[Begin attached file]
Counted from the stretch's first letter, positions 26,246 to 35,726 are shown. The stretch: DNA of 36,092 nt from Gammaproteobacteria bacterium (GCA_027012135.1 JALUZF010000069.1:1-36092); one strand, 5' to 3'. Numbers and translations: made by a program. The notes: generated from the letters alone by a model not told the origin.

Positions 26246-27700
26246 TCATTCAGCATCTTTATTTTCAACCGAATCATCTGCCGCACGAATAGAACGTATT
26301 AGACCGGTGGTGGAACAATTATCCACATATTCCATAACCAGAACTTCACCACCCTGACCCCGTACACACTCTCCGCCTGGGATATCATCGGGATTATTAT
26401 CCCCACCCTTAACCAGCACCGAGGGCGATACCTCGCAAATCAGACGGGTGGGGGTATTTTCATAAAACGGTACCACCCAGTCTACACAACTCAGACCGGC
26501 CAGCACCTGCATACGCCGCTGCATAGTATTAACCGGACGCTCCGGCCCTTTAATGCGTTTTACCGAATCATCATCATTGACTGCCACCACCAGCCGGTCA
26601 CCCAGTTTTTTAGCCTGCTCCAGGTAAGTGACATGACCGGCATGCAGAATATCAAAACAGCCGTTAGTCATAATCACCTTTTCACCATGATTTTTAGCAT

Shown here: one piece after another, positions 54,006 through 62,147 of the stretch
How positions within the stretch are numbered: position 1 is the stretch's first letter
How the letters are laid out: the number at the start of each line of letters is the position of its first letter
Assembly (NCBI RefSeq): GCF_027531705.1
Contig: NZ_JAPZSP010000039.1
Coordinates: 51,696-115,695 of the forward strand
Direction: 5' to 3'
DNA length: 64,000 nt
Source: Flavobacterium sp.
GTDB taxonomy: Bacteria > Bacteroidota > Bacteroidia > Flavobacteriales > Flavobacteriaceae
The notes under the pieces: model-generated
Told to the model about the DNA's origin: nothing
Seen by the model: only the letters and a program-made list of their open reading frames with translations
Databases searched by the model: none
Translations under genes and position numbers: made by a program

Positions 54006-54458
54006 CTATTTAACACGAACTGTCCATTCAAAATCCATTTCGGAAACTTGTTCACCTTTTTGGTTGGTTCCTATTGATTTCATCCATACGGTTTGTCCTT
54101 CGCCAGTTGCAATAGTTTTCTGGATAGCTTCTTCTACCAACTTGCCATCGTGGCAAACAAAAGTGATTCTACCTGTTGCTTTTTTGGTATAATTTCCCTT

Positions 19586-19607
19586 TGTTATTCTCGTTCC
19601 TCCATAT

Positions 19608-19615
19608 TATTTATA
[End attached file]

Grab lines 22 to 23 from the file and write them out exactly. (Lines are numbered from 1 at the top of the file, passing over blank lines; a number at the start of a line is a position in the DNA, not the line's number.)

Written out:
Translations under genes and position numbers: made by a program

Positions 54006-54458